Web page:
Without this focus on shoppers' goals, there are unnecessary (and often
insurmountable) obstacles in the paths of visitors. What's more, when users
can't meet their goals, the client is the one who ultimately suffers the
most -- in lost sales, lost customers, and a sometimes substantial lost
If you accept the premise that you need to understand user goals and design
accordingly, the next question is: How do you do that? This is a question
we'll keep coming back to in the book, but there are two methods you can
start with: Creating profiles and thinking in scenario.
Imagine you've come up with a terrific idea for a site: An online matchmaking
service. You've spent some time exploring possible technologies and you know
you can make it work. But what would people really want from a matchmaking
site? What are their goals, besides getting hitched? Coming up with some user
profiles can help fill in the gaps.
User profiles are brief studies of the sort of person who might visit your
site. They're a little like a character study in acting or literature, in
which you try to put yourself into someone's shoes in order to understand
them better. They aren't meant to replace focus groups or user testing.
Instead, they act as guides throughout the design process, and help keep
human factors at the forefront.
Taking the example of the matchmaking site, you might brainstorm profiles
for two fictional users who represent part of your target audience.
Profile #1: George
George is in his early 40s. He works full-time at an insurance agency and
has recently divorced. He's definitely leery of jumping back into the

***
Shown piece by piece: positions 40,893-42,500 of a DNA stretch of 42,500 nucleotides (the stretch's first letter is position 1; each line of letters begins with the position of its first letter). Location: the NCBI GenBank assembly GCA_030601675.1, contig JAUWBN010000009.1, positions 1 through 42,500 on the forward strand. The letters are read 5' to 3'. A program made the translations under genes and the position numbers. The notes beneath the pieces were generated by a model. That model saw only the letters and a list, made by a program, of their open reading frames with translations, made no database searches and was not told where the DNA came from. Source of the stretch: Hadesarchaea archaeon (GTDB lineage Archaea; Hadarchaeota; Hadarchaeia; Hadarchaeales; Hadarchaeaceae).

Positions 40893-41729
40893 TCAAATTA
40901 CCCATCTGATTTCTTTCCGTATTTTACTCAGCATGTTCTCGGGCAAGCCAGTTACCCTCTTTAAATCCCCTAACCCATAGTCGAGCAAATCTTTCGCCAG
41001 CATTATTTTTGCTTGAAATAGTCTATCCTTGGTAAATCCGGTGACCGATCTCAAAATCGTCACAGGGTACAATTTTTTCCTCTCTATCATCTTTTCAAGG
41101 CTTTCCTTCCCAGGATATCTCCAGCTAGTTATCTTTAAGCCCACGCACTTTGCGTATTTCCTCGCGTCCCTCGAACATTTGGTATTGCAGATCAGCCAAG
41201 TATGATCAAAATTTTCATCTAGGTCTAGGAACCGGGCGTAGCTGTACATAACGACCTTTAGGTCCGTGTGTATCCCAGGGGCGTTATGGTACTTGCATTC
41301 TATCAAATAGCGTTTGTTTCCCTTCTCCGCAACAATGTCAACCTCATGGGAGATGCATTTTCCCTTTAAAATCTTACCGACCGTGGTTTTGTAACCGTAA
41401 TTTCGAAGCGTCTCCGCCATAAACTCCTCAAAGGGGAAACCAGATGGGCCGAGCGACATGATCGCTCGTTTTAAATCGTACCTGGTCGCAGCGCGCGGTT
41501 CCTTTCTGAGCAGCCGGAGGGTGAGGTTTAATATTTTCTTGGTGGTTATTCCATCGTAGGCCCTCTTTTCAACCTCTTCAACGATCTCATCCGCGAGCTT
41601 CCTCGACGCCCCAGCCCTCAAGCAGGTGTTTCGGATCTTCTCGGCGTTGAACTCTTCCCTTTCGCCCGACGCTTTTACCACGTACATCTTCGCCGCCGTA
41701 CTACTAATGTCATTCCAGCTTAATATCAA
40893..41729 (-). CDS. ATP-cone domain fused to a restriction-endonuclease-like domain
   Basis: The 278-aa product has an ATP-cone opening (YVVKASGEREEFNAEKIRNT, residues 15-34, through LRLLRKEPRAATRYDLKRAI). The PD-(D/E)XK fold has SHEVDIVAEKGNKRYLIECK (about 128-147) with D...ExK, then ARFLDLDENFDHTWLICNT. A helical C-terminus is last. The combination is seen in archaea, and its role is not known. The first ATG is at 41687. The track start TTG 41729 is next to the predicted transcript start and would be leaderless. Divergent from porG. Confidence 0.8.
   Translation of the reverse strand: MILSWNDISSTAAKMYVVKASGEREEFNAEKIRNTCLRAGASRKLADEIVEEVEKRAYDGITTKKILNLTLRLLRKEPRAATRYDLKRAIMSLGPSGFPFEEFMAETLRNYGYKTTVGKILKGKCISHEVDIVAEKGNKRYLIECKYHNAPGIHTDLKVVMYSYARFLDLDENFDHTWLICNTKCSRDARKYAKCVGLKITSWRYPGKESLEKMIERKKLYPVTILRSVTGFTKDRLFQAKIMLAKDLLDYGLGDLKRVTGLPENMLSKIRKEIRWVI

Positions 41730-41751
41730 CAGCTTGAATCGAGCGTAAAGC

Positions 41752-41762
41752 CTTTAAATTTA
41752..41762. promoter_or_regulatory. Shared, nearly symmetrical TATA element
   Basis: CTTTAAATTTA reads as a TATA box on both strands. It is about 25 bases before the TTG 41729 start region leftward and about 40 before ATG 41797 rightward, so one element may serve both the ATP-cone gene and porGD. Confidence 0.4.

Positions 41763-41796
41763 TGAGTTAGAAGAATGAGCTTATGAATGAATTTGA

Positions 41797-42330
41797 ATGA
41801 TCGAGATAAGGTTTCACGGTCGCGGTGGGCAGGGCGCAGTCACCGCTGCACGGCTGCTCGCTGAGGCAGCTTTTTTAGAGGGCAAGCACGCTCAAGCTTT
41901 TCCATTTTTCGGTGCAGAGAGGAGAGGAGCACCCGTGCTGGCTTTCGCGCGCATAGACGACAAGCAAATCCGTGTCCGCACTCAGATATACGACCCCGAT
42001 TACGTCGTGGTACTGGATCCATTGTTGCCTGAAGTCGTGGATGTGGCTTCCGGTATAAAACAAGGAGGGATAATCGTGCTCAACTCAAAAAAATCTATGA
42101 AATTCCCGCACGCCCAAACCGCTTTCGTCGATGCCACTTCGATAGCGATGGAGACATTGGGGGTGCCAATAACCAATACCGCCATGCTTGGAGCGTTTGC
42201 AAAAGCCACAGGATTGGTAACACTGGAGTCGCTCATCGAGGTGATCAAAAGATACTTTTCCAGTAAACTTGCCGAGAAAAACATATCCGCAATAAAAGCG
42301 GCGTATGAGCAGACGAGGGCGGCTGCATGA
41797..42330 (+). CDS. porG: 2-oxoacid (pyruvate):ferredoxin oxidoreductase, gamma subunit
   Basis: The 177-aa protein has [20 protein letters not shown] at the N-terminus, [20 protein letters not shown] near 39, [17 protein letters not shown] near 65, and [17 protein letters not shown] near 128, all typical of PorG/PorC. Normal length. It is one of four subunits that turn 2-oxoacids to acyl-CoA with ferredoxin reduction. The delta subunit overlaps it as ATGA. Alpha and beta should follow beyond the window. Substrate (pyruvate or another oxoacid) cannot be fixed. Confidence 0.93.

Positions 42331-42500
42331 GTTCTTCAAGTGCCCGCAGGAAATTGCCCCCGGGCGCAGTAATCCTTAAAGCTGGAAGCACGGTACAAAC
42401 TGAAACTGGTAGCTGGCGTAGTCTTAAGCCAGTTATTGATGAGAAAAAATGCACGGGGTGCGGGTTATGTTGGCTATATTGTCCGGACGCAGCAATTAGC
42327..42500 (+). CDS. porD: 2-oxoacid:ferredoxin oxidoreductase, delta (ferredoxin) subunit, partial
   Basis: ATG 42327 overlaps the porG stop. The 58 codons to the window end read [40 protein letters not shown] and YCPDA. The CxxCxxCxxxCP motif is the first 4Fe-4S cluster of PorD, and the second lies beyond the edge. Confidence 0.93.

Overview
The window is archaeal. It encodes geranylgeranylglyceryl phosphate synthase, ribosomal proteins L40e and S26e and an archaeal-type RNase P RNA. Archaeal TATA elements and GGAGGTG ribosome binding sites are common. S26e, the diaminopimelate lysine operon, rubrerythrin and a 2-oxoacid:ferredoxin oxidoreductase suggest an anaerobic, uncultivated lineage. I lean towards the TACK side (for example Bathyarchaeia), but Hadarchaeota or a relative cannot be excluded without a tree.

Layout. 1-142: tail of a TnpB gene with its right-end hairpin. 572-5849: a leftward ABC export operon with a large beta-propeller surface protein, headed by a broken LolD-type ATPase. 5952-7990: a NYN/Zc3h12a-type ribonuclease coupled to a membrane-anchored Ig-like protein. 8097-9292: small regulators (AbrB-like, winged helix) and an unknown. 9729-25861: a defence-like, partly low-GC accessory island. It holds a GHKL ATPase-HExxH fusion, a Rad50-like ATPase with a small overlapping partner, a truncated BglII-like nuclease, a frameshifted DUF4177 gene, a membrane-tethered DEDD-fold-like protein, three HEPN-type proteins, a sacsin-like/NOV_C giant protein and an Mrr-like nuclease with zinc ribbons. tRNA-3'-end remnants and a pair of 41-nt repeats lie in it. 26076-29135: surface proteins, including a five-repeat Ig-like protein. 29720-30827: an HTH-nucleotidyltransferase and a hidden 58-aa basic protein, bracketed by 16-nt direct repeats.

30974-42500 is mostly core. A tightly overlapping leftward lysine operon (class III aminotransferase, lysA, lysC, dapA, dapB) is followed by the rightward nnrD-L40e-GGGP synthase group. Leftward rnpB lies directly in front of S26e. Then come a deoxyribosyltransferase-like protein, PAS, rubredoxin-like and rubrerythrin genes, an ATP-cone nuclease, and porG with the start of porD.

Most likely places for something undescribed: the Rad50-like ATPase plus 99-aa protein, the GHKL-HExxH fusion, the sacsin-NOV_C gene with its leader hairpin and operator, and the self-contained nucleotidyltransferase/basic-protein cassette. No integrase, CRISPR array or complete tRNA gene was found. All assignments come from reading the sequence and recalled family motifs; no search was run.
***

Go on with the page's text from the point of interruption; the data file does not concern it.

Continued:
singles scene. He lives in a small, tight-knit community, so he's also very
worried about privacy. He's interested in finding a match who shares his
religion, and he doesn't want to have to relocate. He loves opera and travel
and wants to find someone who shares his interests. George will access the
site from his home computer, which is a couple of years old and has a slow
For the last three months, George has been trying more traditional dating
services, without much luck. He complains to friends that it's difficult
to select a date based on a video segment or brief description, and he's
had a few embarassingly bad dates as a result. He wishes there were a better
way to find out about people before meeting them face to face. George is not
sure that a Web matchmaking service will work, but he'd rather do that than
Profile #2: Natasha
Natasha is 21 and in her last year of college. She heard about the
matchmaking site from a friend and thinks it would be a fun thing to try,
since academics don't leave her much time to meet people. She's not really
interested in a serious relationship, and location is not important to her
since she'd be just as happy talking with someone by email as in person.
But she's definitely leery of getting mixed up with a weirdo, even though
she's pretty savvy about the Web and uses chat services frequently.
Natasha will access the site from her college's computer lab, which has a
high-speed connection but does not allow students to install browser plug-ins.
By default, Java is turned off in the lab, and security software deletes
any unauthorized files (including cookies) from the computers every night.
The profiles of George and Natasha may seem very different, but even from
sketching out these two very basic profiles, you can already see shared
concerns, which demonstrate the type of patterns you should look for. In
this case, both George and Natasha are worried, to some degree, about
privacy. Natasha wants to be sure she can avoid "weirdos," and George would
be horrified at the idea of his community finding out he was looking for
love online. Privacy, then, should become a central issue in the design
of your matchmaking site.
You can also predict other things from these profiles. For example, you
may need to build in search capabilities for things such as religious
affiliation or location. You may decide to avoid using certain technologies
or plug-ins. Or you may decide to put your mind to a particularly interesting
problem -- such as George's wish that there were better ways to find out